It may sound strange, but if you notice your dachshund licking odd surfaces a lot, you should get them checked out by their vet as it could be linked to an underlying gastrointestinal issue.
Anxiety and boredom
If you notice your dachshund excessively licking themselves or you, when they are healthy, it could be a sign of anxiety or boredom.
You should ensure your dog is getting regular walks every day, as well as play time and stimulation.
If a dog is left alone for too long regularly it can develop into anxiety as well. If the anxiety is very bad, your vet can diagnose your furry friend various medications.
Irritated anal glands
All dogs tend to lick their nether regions, but if you notice your pooch licking their anal area a lot, it could mean their anal glands need to be emptied.
Check with your vet and never attempt to do it yourself.
Why does my dachshund like licking me on the mouth?
Even though most dogs like to lick their owners on their mouths, dachshunds in particular enjoy doing this.
In the beginning, dachshunds were bred as hunting dogs and they had a very strong bond towards ‘the pack’.
Hundreds of years ago, when a dachshund was a puppy, he would greet the adult dachshunds returning from hunting by licking the adult’s mouth.
This was in hope that the adult would regurgitate whatever food they had been feeding on and share some with the pup.
This way, the pup would start feeding from the ‘top dog’ or leader of the pack.
These days, a dachshund will most likely lick their owners mouth, to show that they see them as the leader. It is a sign of respect!
How to stop your dachshund from excessive licking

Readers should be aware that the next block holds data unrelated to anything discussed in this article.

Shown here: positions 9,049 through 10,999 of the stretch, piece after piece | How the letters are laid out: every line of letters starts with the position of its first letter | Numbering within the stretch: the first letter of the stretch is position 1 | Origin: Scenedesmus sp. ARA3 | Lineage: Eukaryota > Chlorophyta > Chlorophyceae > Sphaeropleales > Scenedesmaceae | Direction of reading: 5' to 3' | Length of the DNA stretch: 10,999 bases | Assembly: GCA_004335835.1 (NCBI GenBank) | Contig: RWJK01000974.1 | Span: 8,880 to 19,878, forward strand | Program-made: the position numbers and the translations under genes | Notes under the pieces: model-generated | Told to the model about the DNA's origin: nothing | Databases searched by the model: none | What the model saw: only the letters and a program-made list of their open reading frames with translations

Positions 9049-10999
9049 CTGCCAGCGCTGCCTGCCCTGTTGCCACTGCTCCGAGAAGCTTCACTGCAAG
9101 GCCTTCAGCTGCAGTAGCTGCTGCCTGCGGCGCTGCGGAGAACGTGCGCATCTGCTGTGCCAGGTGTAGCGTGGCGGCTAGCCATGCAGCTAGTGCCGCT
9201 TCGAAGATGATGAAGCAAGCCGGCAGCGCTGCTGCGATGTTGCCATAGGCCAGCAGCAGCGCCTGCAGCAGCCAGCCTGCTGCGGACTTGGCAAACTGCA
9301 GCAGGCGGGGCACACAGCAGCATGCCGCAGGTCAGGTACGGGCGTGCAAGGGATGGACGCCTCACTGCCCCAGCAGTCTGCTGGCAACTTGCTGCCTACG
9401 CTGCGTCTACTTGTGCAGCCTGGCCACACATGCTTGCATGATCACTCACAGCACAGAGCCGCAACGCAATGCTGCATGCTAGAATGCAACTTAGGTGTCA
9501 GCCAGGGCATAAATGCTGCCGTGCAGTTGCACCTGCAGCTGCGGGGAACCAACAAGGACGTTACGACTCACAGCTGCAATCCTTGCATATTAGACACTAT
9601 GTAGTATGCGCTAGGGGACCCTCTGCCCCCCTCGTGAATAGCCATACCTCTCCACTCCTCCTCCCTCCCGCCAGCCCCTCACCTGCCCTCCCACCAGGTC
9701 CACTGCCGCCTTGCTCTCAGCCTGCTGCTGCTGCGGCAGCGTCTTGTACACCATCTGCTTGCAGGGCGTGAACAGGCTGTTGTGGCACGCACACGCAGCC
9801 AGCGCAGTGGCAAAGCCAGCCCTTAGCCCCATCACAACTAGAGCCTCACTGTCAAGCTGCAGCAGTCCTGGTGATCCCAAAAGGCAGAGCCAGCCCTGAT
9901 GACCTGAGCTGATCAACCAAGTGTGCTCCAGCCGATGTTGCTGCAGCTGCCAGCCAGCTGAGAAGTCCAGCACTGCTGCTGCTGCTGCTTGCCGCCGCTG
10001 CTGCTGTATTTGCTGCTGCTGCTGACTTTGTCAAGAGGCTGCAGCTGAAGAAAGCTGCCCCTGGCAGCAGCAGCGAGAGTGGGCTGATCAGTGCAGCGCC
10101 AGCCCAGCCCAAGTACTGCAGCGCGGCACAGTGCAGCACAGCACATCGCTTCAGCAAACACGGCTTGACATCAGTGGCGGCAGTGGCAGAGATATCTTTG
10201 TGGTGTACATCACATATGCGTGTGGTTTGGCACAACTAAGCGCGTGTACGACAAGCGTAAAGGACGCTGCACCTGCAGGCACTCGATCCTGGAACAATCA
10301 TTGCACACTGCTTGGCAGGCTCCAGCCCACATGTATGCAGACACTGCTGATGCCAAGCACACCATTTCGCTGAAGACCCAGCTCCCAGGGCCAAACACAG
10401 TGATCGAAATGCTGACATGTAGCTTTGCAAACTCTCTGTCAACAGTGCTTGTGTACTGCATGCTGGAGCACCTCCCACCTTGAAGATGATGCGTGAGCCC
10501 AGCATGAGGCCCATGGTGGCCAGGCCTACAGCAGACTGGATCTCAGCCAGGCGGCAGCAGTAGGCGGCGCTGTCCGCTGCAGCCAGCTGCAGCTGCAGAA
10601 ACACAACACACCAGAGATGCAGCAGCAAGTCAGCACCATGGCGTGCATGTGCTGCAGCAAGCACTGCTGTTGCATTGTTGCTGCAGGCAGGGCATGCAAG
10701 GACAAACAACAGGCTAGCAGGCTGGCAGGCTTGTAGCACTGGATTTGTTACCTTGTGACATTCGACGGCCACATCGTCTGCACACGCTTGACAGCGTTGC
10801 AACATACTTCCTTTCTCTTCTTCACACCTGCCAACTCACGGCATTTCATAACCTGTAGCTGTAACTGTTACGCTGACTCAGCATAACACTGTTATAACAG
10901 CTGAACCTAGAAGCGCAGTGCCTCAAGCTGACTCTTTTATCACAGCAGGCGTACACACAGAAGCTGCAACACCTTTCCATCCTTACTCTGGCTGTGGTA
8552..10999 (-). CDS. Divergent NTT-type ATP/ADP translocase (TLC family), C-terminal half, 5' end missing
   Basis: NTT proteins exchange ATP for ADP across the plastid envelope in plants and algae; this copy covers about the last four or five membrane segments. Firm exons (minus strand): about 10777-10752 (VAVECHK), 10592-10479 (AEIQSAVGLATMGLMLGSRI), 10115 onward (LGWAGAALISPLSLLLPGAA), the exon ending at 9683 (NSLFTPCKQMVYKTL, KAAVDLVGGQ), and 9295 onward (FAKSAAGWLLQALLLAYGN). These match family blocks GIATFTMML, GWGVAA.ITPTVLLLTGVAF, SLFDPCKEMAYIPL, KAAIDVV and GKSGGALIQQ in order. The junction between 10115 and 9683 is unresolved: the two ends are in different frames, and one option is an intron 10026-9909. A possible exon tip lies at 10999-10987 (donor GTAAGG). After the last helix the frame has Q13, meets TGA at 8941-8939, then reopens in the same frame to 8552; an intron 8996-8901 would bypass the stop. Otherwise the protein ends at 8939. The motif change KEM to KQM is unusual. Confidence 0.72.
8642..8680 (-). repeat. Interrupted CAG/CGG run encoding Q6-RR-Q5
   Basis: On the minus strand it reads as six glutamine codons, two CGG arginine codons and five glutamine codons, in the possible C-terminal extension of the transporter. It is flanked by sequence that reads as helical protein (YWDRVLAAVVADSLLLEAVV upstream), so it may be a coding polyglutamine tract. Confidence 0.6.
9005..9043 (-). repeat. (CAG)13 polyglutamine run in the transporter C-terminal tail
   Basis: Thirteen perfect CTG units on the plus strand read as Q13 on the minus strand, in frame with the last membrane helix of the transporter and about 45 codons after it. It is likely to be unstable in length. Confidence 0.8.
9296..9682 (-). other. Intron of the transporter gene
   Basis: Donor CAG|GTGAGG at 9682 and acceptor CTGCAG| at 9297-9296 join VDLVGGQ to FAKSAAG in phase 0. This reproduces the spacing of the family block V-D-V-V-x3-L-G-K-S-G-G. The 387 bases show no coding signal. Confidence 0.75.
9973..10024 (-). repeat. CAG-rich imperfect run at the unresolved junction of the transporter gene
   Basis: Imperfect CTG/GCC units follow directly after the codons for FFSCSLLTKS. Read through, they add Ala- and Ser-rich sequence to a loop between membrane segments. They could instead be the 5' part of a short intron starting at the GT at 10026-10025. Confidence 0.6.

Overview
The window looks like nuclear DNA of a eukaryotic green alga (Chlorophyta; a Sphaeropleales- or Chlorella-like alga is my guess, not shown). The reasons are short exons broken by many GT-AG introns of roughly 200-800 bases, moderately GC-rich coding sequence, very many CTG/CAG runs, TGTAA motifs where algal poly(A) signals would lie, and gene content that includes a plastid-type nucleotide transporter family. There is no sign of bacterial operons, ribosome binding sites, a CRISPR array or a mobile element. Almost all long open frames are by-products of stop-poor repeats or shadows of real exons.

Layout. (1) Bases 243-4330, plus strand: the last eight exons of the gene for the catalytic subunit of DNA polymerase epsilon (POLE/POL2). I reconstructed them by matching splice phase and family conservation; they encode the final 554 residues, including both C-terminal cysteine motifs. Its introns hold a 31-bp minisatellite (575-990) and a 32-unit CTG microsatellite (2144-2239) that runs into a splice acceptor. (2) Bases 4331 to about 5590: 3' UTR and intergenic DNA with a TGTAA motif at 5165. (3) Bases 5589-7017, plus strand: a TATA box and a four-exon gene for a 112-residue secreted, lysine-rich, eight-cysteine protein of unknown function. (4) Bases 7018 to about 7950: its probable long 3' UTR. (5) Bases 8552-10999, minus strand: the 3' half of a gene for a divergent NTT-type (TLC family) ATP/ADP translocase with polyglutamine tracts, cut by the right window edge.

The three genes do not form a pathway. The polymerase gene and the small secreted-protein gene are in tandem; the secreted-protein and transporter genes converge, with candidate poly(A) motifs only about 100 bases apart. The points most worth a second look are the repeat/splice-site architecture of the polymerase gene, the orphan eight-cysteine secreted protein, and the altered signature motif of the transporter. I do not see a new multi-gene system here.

While most people don’t mind the odd dog lick here or there, some people really don’t like it.
Perhaps you have a baby and you want your dachshund to stop licking their face or perhaps it is just not behaviour you want your dachshund to have.
If the excessive licking is from affection, you need to put a stop to it, otherwise it may become worse.
The most effective way of teaching your dachshund not to lick is through a combination of verbal and body language.
When you see him licking excessively, give him a stern look and a short command – ‘no!’ or ‘no lick!’.
In combination with this, turn your body away and don’t look at him anymore.
Continue doing this every time your dachshund excessively licks you and be patient. This behaviour takes time and patience before he stops doing it completely.
If the excessive licking is from stress or anxiety, you first need to find out where the anxiety is coming from.
Sometimes a change of environment or boredom can trigger anxiety in a dog.
Once you have found the root problem, comfort your dog and try and eliminate the stress for them. You can then start teaching your dog not to lick.